Or, shall I say – When we wanted to lose ourselves in a village in Shantiniketan? On our way to Kankalitala, we crossed this beautiful village that had children swimming and fishing in a pond on one side and seemingly endless rice fields on the other. We asked our driver, Topon, if we could stop by for a while. He suggested we go to Kankalitala as planned in order to beat the morning rush of devotees, but promised to come to the village on our way back. We nodded in agreement.
And so, after the quick puja at Kankalitala, Topon got us to Adityapur Gram (Adiyapur Village), the village that had caught our fancy. Excited, we got out of the car, crossed the road to get to the village with the Lotus pond. These aren’t Poddo (Lotus), Topon corrected us. They are Shepla flowers. But they are beautiful nonetheless, we declared, and hurried down the slight slope to enter the village.
The Shepla Phhol pond seemed to be the centre of every activity in the village. Women-folk washed their utensils and clothes here, and then bathed themselves at the same place. Little boys got to the middle of the pond with the help of a raft and a long bamboo stick for an oar. On the other side of the pond were men catching fishes as if with a vengeance. Jayant almost ran up to them, thrilled. It’s the Bengali blood that can’t contain itself when it sees fishes!! Sensing his eagerness, the villagers allowed him to cast the net so that he too could feel the adrenaline gushing by upon getting his catch. I was happy to see his squeal and take pictures.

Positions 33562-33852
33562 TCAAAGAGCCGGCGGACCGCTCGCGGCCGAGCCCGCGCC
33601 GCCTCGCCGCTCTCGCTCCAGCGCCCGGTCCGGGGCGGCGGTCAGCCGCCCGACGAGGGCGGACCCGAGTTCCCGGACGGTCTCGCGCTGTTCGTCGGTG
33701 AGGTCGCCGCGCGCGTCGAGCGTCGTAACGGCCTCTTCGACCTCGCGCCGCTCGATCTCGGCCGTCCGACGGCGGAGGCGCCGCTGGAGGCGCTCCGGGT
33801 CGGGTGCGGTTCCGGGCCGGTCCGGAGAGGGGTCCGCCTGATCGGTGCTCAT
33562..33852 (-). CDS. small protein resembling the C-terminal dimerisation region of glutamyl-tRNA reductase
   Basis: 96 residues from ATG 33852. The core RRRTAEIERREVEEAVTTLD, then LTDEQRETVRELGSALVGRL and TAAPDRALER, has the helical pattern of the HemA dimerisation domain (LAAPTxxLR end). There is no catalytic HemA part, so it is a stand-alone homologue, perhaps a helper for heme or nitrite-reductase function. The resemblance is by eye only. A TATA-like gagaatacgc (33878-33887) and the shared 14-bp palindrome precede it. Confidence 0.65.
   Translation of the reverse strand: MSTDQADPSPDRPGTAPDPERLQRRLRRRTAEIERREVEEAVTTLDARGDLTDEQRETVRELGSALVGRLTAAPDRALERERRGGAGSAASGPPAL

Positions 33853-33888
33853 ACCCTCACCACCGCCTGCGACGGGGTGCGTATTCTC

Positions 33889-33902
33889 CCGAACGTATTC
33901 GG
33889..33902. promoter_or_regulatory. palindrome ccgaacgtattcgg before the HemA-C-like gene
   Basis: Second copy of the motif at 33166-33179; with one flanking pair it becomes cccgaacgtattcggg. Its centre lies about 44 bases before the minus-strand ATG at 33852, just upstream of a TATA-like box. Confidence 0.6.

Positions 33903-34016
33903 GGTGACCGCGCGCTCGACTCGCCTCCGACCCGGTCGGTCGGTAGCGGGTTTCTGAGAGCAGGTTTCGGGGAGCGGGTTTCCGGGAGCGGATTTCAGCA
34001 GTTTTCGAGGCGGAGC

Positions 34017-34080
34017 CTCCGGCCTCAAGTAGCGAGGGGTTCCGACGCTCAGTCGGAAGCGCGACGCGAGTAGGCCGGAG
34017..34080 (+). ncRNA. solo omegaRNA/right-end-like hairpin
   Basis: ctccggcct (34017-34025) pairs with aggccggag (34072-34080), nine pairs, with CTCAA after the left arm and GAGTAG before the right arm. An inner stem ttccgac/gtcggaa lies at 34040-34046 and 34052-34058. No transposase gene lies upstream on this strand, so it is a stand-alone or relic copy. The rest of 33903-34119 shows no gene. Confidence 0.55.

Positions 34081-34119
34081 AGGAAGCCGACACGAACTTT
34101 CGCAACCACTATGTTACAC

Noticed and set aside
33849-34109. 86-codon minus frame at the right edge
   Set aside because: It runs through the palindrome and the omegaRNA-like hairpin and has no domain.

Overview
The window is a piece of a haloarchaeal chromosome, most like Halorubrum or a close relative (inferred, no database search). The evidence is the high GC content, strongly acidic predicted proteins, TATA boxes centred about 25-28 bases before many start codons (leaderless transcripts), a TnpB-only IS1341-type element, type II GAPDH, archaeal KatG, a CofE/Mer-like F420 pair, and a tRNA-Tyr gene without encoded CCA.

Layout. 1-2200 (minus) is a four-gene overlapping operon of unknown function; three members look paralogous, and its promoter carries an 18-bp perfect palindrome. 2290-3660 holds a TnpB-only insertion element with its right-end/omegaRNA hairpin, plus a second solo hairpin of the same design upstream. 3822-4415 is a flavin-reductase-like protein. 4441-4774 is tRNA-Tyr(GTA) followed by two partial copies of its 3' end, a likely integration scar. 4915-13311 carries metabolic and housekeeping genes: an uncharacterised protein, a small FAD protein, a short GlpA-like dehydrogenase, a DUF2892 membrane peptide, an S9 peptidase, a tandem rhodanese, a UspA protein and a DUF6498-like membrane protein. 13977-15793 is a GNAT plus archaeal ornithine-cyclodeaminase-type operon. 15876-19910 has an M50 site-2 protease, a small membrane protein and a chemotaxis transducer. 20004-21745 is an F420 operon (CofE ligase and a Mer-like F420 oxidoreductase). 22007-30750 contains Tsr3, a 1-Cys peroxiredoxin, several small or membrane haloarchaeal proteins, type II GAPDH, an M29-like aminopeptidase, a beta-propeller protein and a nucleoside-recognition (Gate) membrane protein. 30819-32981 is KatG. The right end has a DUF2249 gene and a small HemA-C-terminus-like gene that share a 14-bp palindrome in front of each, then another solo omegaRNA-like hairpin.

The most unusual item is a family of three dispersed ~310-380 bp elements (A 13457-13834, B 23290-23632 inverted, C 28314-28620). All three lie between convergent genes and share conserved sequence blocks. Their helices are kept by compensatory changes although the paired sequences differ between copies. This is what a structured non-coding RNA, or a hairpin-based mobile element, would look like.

Ridi, in the meantime, had been chasing hens, chickens, cats, goats, pigs and ducks. Oh what fun!! Where do you see them in the cities? Amidst the thatched houses, women lay grains to dry in the sun, and farther away in the ponds and fields, men caught fishes or ploughed the fields. She realised that she was in a world so completely different from the one where she lived. And did her best to live it in the few seconds we had.
I, on my part, observed and clicked, struck up a few conversations with the men nearby. They told me that it was a village of about 10,000 people, and that revenue came from selling the produce of the fileds and the catch of the ponds. The women gave me amused smiles. Although I was dressed exactly like them, in a saree, they looked at me curiously. Perhaps they thought I was from the film world, with that camera hanging around my neck. No, I am like you; I belong to the normal world; I wanted to tell them. Like you, I too manage the home and hearth back home. And like you, I too have aspirations. But perhaps the similarities ended there. I wanted to ask them, Like me, do you too have the choice to do what you want? Do you make your own decisions? Are you in control of your life?
Happy to have stopped by, we left hoping Adityapur Gram stays self-sustained. And allows its women to make their own choices.